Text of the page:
Traditionally, behavioural rating scales for identifying ADD and ADHD are given to a parent and the child’s teacher and then returned to the pediatrician, who in turn, decides from an observational visit and the rating scales whether or not the child has ADD or ADHD. If a parent pursues this route, the child will be put on some type of stimulant drug such as Ritalin to control his or her behaviour.

Bassis disagrees with this assessment process. “If you give the same rating scale to both parents independently, we often get very different profiles. If you give the scale to three different teachers, you now have five different profiles for one child.”

Often, a child will come to the centre already diagnosed with ADD and not have it.
However, if Bassis and Carter have diagnosed a child with ADD, neurofeedback can be used to display increased brain wave activity associated with attention, concentration and focus (beta waves), and decreased brainwave activity associated with distractability (alpha or theta waves).

“The key word is ‘associated’,” Bassis points out. “You can’t say the brainwave activity we are working on is the cause of ADD; it is only correlated with it. There may be very different underlying structures responsible that we can’t see or look at.”

He added that there is no pure form of ADD because there are always other influences like school and home life that cannot be separated. However, the notable improvements in behaviour may cross over those domains.

Other strategies are also employed with the neurofeedback process. “We are always looking at what kind of behavioural interventions are required within home and school settings,” Bassis said.

Bassis said the success rate for the treatment is approximately 75 to 80 per cent, and most of the children who are on medication come off it. Unlike medications, which can cause reduced appetite, ticks or OCD behaviours, neurofeedback has no negative side effects.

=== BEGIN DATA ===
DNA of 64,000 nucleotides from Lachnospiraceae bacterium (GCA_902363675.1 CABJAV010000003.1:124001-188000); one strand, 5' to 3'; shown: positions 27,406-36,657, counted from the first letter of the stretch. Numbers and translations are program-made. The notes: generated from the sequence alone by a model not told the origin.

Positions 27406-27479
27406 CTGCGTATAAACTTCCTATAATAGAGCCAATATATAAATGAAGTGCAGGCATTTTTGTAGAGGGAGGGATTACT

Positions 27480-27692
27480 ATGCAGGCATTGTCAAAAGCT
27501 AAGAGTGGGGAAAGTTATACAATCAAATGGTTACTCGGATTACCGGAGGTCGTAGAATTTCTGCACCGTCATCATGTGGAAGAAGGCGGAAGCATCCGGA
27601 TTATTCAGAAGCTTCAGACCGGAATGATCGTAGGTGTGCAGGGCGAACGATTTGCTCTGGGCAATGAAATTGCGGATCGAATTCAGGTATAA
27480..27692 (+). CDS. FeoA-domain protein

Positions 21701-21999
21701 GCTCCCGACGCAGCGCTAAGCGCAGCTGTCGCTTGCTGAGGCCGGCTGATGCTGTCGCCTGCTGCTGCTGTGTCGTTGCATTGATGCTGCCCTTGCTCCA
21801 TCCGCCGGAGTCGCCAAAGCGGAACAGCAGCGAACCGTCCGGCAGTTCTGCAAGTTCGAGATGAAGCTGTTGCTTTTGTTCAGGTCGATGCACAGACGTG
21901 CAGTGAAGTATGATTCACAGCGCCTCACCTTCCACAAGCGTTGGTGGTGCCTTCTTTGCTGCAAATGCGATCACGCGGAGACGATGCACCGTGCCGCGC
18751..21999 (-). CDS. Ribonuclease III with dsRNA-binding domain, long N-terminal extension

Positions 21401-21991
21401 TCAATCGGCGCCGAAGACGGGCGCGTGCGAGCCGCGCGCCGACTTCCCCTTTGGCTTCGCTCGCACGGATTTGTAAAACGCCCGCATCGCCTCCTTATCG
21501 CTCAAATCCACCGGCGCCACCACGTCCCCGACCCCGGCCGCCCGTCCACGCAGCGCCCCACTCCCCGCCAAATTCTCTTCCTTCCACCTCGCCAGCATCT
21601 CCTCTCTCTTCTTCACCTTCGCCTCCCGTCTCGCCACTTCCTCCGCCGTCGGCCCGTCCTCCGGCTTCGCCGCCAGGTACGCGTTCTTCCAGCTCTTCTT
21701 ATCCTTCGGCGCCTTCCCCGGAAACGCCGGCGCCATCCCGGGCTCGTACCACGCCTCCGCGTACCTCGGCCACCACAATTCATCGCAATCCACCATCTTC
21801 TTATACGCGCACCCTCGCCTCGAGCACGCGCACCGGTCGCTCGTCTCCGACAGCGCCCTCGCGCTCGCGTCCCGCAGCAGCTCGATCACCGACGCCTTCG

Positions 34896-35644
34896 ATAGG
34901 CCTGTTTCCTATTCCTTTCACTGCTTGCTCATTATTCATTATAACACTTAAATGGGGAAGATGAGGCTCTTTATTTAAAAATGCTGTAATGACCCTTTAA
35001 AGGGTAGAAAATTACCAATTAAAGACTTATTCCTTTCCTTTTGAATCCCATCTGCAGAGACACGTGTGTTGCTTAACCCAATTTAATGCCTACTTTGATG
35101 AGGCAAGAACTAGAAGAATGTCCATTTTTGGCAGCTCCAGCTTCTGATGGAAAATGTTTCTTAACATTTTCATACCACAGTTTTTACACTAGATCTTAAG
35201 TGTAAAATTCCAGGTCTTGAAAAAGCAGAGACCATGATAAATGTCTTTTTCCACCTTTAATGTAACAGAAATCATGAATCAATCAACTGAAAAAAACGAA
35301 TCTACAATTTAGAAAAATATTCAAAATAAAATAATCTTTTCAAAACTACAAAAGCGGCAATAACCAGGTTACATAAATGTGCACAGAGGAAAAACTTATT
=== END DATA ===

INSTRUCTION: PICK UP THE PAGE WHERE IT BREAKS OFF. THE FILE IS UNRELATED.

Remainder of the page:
Stephanie Lazure, one of two clincians who administer biofeedback, said the training allows the child to have more control.

“They can chose to concentrate or they can chose not to concentrate, whereas if they are on medication, they may be sitting quietly in their chair, but they are not necessarily concentrating the whole time.”

Bassis questions long-term retention of information acquired under stimulant medication.

“Short-term attention, memory and retention of information acquired under stimulant medication improve, but not consolidation of that memory into long-term.”

Although Bassis recommends this method over medications when treating ADD or ADHD, he stressed the importance of the experience and skill of the clinician operating the equipment because there are no real norms or standards in neurofeedback.

“The norms that are out there are very specific to the different kinds of neurofeedback equipment,” Bassis said. “So, if you’re administering neurofeedback in your office and the equipment is different from the equipment I’m using, I’m not even sure we’re measuring the same thing.”